EPA should know better. In many instances, EPA couldn't trust the data of the chemical industry. For example, pesticide companies funded fraudulent testing of their chemicals for decades. A scientist of the Federal Drug Administration, Adrian Gross, discovered that fraud in 1976. And despite the initial urgency of wishing to do something about labs making results out of thin air, nothing meaningful happened. Only splashy Senate hearings in 1976 focused momentarily the spotlight on chemical industry corruption. But there was no legislation to create an independent national laboratory and forbid the industry from testing its own products. I document this abominable corruption in my book, "Poison Spring."
Instead of ending the temptation of fraud by legislation, maximum penalties for the criminals, and by vigorous regulation, EPA and other government agencies have been wishing fraud away. Political forces on Capitol Hill and the White House blocked and continue to block real reform. In fact, the Reagan administration tried to kill the messenger of bad news, EPA.
So EPA redesigned itself to mirror the industry. It did away with its lab audit team and began outsourcing its responsibility of evaluating industry data to lessen the chances of coming across criminal labs, thus avoiding the wrath of the industry and its supporters in the White House and Congress.
Second, this crime is going on for decades. And the sprays continue. In fact, the deadly lessons of the Alsea poisonings of 1978 are probably being duplicated in 2012-2015 in the Yakima, Benton and Franklin counties of the State of Washington. Once again, women are giving birth to babies without brains. And, once again, local authorities are reluctant to dig deep enough lest they connect the birth defects to pesticides.
The media for the most part are absent, assuring us business as usual is best for America. But in the case of pesticides, the situation has always been bad. According to a 2015 statement of the Endocrine Society, pesticides imitate hormones and disrupt how cells develop and grow. This increases the risk for obesity, diabetes, cancer and reproductive and neurological disorders. Also in 2015, the International Federation of Gynecology and Obstetrics warned us of the risks of environmental chemicals, including pesticides. "The global health and economic burden related to toxic environmental chemicals is in excess of millions of deaths and billions of dollars every year," the Federation wrote.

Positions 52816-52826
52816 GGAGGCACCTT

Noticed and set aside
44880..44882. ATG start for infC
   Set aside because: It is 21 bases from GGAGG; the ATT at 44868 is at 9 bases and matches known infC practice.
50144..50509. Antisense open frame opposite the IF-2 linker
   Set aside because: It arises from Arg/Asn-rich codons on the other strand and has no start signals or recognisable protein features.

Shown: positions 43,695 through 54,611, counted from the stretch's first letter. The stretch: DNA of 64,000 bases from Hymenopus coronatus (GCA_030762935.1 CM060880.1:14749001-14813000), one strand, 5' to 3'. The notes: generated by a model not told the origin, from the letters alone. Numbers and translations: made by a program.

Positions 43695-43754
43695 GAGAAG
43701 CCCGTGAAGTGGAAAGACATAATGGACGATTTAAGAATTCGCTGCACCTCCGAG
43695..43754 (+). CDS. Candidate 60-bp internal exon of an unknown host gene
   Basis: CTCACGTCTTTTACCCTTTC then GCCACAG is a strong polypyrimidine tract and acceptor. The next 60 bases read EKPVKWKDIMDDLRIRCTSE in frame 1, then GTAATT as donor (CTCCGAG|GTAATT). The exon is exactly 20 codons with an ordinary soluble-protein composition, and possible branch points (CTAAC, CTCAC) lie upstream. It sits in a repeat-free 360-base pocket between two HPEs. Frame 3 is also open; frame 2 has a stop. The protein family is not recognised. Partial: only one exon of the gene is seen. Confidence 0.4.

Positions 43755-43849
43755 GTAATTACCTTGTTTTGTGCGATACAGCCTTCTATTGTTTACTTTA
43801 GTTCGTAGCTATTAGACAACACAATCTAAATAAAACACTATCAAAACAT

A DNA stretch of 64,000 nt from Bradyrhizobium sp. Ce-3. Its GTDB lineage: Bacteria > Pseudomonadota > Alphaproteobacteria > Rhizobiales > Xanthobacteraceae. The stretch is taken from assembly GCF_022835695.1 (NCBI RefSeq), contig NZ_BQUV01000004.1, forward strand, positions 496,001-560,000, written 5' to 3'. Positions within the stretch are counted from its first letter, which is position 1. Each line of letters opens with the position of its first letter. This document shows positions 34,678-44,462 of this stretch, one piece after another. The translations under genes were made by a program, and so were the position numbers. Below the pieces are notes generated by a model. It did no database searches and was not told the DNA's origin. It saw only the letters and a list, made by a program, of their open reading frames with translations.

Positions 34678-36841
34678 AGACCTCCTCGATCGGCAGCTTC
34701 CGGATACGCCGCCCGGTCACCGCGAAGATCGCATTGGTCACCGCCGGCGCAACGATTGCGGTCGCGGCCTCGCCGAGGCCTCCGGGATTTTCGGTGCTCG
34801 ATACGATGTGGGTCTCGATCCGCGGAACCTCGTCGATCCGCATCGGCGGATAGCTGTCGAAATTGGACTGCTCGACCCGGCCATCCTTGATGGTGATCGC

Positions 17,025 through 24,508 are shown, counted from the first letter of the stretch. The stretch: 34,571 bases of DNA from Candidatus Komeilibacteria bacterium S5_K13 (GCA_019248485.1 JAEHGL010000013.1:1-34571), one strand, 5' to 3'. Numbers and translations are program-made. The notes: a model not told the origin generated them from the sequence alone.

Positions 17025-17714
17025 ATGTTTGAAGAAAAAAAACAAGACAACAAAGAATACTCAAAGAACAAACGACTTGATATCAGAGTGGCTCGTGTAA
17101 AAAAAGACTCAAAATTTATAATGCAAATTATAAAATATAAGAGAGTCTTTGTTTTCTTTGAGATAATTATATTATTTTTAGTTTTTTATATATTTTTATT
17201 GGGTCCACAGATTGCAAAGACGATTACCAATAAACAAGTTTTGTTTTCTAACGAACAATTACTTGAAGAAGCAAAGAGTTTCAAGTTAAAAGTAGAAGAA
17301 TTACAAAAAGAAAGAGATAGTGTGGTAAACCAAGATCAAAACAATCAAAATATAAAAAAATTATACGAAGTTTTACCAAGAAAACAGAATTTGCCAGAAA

But neither the media nor the EPA takes these warnings seriously. Even when a newspaper investigates EPA and the industry, the investigation is taking place in the abstract "scientific" papers, studies, and emails, memoranda EPA makes available. Reporters fail to ask proper questions. Are industry data, for example, reliable?
The recent Chicago Tribune investigation of a couple of herbicides, 2,4-D and glyphosate, is a case in point. The investigation reached the right conclusion: the EPA is tossing aside safety data. But what "safety" data? Neither the EPA nor the Tribune reporter assures us that the EPA is using reliable studies. On what grounds then is EPA standing in justifying higher public exposure to these two deleterious compounds? What if EPA under pressure used problematic studies? Like fake studies the industry routinely used for decades in the twentieth century?
It's wrong to allow, much less increase, the amount of 2,4-D Americans eat. 2,4-D is not safe. The same is true of glyphosate. It is not safe.
EPA is rehabilitating 2,4-D into a harmless spray to fit Dow's strategy of mixing 2,4-D with glyphosate for killing superweeds.
An EPA working for us must have an independent national testing laboratory. No longer should pesticide companies be allowed "testing" their own products. EPA must also be made independent of political influence from the industry and its clients, Congress and the White House. The Supreme Court and the Federal Reserve are models for a future EPA.
Evaggelos Vallianatos, Ph.D., is the author, with McKay Jenkins, of "Poison Spring: The Secret History of Pollution and the EPA" (Bloomsbury Press, 2014).